In France, there are at least three aggravating factors to these friendly water pollution fees:

  1. First, annual water pollution thresholds under which industries pay no fee benefit a whole lot of so-called “small polluters”, whether the latter discharge their pollutants via a waste water treatment plant or directly into water. So these “small polluters” do not have anything to pay when they discharge, among other things, less than 5,200 kilograms of materials in suspension, less than 880 kilos of nitrogen, less than 9,900 kilos of COD or less than 200 kilos of eight toxic metals like lead or nickel (classified as métox with weighting coefficients to calculate pollution fees from 1 for chromium to 50 for mercury). I am just giving a few examples of exemption from water pollution fees (Parlement français, 2021 [a], L213-10-2 [art. 84 LEMA]).

  2. There is a second aggravating factor to friendly pollution fees: most industries monitor themselves their release of pollutants into water. Then these industries send their data to the competent authorities of the river basin district where they release pollutants. In France, they send these data to the district’s water agency (Parlement français, 2020 [a], articles R213-48-6 to R213-48-9).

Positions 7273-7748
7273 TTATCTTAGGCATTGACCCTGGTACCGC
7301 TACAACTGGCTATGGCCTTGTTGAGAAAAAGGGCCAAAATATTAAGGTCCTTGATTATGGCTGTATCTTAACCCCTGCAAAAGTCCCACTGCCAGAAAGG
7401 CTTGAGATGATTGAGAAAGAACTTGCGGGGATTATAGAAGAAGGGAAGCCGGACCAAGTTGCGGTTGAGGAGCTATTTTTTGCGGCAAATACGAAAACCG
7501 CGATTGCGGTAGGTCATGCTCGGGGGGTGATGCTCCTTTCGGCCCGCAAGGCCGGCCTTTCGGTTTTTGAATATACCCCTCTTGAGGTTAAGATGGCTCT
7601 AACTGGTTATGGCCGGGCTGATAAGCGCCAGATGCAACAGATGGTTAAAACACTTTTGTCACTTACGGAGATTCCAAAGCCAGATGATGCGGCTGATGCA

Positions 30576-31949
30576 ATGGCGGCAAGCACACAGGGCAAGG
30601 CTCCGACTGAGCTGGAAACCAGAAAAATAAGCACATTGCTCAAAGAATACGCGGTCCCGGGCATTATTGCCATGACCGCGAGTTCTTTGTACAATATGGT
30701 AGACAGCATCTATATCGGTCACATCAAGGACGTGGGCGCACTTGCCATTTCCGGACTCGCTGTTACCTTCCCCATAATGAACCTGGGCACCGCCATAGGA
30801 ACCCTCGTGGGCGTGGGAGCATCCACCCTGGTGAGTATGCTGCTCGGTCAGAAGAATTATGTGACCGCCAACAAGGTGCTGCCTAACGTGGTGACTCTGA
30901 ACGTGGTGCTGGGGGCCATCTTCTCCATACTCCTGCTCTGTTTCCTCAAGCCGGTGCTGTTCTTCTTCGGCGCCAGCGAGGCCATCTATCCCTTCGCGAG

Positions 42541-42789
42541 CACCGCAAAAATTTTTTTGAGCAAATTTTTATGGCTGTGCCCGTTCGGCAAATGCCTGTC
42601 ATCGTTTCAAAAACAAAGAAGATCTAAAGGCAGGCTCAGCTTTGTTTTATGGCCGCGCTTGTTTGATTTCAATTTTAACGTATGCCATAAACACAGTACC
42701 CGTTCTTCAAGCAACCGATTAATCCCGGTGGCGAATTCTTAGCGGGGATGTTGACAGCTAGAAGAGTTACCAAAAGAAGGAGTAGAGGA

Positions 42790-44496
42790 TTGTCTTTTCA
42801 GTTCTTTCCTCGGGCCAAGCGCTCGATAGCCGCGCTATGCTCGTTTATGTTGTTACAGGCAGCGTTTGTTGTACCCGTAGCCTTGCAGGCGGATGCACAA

3. Third aggravating factor, an external and regular monitoring of pollutant release only occurs when industries exceed at least one of the legal pollution thresholds. For instance, annual thresholds are set at 600 tons for materials in suspension and chemical oxygen demand, at 40 tons for nitrogen, at 10 tons for phosphorus and at 10 tons too for the eight dangerous metals in the métox category. Moreover, polluters who exceed these annual thresholds have a special privilege. The industry subject to external monitoring can pick and choose any State-approved external agency for the control. State authorities cannot afford to verify the kind of relationship that exists between the industry and the monitoring agency. In 2018 in Artois-Picardie, monitoring agencies controlled only 20 percent of the industries subject to water pollution fees (AEAP, 2022 [a], p.72; Parlement français, 2020 [a], articles R213-48-6 to R213-48-9).